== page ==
Niche recruiters:Specialized recruiters exist to seek staff with a very narrow specialty. Because of their focus, these firms can very often produce superior results due to their ability to channel all of their resources into networking for a very specific skill set. This specialization in staffing allows them to offer more jobs for their specific demographic which in turn attracts more specialized candidates from that specific demographic over time building large proprietary databases. These niche firms tend to be more focused on building ongoing relationships with their candidates as is very common the same candidates are placed many times throughout their careers. Niche firms also develop knowledge on specific employment trends within their industry of focus (e.g. The energy industry) and are able to identify demographic shifts such as aging and its impact on the industry.

In-house recruitment:Under pressure to reduce costs, both large- and medium-sized employers tend to undertake their own in-house recruitment, using their human resources department, front-line hiring managers and recruitment personnel who handle targeted functions and populations. In addition to coordinating with the agencies mentioned above, in-house recruiters may advertise job vacancies on their own websites, coordinate internal employee referrals, work with external associations, trade groups and/or focus on campus graduate recruitment. Some large employers

choose to outsource all or some of their recruitment process (recruitment process outsourcing) however a much more common approach is for employers to introduce referral schemes where employees are encouraged to source new staff from within their own network.

Benefits and limitations:An advantage of BPO is the way in which it helps to increase a companys flexibility. However, several sources which have different ways in which they perceive organizational flexibility. Therefore business process outsourcing enhances the flexibility of an organization in different ways. Most services provided by BPO vendors are offered on a fee-for-service basis. This can help a company becoming more flexible by transforming fixed into variable costs. A variable cost structure helps a company responding to changes in required capacity and does not require a company to invest in assets, thereby making the company more flexible. Outsourcing may provide a firm with increased flexibility in its resource management and may reduce response times to major environmental changes. Another way in which BPO contributes to a companys flexibility is that a company is able to focus on its core competencies, without being burdened by the demands of bureaucratic restraints. Key employees are herewith released from performing non-core or administrative processes and can invest more time and energy in building the firms core businesses. The key lies in knowing which of the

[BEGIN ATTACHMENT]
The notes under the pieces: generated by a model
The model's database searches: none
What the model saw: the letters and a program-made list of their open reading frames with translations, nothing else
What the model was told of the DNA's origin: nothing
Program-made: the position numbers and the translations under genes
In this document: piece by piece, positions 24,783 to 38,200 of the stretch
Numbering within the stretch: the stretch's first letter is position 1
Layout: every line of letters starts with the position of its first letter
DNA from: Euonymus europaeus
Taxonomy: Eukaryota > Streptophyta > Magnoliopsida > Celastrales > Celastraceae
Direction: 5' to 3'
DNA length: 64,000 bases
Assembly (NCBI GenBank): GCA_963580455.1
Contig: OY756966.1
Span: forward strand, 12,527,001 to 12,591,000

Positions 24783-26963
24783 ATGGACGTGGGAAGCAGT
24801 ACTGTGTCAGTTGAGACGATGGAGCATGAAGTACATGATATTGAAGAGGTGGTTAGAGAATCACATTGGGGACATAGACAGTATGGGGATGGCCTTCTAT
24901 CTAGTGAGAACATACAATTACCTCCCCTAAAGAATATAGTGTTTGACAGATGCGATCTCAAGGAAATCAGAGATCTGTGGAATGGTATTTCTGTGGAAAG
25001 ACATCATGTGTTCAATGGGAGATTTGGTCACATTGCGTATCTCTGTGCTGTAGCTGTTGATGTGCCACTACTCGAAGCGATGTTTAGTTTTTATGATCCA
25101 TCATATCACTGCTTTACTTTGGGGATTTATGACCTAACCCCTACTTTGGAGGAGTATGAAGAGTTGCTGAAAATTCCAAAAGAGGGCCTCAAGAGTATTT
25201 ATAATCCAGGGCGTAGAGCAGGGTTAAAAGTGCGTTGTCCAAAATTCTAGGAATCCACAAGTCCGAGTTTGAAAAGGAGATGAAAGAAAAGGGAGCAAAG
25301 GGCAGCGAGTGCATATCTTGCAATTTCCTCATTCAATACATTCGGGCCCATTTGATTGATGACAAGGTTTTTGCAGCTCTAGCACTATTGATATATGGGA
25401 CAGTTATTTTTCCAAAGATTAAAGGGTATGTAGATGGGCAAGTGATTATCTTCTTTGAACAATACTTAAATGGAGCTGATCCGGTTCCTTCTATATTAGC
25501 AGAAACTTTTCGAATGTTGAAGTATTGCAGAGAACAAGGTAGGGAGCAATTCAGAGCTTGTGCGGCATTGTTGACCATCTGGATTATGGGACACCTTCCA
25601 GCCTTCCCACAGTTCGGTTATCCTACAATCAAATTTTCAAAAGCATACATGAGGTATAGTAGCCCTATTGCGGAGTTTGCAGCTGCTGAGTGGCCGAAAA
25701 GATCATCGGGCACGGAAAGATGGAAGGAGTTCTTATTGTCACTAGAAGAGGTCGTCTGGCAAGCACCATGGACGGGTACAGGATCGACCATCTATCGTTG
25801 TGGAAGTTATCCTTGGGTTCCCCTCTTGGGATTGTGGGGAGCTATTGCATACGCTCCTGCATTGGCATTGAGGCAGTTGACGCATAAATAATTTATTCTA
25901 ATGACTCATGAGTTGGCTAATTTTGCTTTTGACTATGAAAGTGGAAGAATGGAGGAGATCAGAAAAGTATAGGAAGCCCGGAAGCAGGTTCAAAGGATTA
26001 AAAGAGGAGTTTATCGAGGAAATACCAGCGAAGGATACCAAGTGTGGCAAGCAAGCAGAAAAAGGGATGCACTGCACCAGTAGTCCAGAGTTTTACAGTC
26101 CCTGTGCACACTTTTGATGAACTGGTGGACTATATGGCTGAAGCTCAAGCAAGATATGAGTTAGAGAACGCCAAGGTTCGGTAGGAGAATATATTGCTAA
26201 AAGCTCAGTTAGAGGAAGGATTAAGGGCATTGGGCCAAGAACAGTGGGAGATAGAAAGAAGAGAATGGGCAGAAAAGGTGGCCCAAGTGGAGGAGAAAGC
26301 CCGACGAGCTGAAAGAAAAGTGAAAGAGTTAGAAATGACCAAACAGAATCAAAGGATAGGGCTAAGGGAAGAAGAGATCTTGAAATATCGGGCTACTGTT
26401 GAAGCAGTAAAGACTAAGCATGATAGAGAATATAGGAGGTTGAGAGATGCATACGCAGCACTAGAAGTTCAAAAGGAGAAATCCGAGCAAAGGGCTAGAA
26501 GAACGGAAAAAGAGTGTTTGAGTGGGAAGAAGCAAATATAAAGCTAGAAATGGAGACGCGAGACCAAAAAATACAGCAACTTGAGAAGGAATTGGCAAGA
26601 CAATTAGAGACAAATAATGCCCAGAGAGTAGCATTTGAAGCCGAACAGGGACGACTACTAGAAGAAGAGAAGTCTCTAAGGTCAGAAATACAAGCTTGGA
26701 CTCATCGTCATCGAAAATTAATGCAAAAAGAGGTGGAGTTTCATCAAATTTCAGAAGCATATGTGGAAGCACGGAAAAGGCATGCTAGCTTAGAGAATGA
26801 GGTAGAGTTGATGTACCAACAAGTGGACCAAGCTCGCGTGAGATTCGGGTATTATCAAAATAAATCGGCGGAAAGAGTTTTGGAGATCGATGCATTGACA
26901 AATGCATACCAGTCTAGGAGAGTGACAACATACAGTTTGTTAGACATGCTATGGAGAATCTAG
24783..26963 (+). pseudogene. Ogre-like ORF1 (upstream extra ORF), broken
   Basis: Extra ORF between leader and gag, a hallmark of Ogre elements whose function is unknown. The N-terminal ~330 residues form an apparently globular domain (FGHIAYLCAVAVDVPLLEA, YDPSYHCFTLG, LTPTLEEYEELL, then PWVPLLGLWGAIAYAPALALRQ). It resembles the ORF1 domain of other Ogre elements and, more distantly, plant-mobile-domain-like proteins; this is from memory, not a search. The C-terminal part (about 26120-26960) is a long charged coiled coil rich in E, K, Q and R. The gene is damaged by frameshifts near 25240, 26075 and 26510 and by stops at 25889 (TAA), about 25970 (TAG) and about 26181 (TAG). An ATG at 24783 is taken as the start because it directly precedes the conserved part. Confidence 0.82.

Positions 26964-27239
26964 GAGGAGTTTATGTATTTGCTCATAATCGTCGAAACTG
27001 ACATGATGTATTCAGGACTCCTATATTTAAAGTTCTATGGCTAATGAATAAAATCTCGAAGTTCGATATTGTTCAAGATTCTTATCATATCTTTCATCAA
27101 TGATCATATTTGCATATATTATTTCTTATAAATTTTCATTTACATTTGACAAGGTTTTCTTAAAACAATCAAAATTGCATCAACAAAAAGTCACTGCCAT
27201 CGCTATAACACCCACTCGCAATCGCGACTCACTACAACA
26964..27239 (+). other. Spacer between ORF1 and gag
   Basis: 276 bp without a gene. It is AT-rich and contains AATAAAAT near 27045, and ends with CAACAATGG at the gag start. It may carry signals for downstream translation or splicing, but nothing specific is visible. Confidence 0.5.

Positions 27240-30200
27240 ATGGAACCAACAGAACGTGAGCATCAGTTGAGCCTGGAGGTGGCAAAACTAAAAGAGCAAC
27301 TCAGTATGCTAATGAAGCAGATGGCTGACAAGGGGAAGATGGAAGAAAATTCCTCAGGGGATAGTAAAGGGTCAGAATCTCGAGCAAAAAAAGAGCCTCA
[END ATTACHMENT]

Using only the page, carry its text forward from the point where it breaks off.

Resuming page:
main value drivers to focus on customer intimacy, product leadership, or operational excellence. Focusing more on one of these drivers may help a company create a competitive edge. A third way in which BPO increases organizational flexibility is by increasing the speed of business processes. Supply chain management with the effective use of supply chain partners and business process outsourcing increases the speed of several business processes, such as the throughput in the case of a manufacturing company. Finally, flexibility is seen as a stage in the organizational life cycle: A company can maintain growth goals while avoiding standard business bottlenecks BPO therefore allows firms to retain their entrepreneurial speed and agility, which they would otherwise sacrifice in order to become efficient as they expanded. It avoids a premature internal transition from its informal entrepreneurial phase to a more bureaucratic mode of operation. A company may be able to grow at a faster pace as it will be less constrained by large capital expenditures for people or equipment that may take years to amortize, may become outdated or turn out to be a poor match for the company over time .Although the above-mentioned arguments favor the view that BPO increases the flexibility of organizations, management needs to be careful with the implementation of it as there are issues, which work against these advantages. Among problems, which arise in practice are: A failure to meet service levels, unclear contractual issues, changing requirements and unforeseen charges, and a dependence on the BPO which reduces flexibility. Consequently, these challenges need to be considered before a company decides to engage in business process outsourcing A further issue is that in many cases there is little that differentiates the BPO providers other than size. They often provide similar services, have similar geographic footprints, leverage similar technology stacks, and have similar Quality Improvement approaches.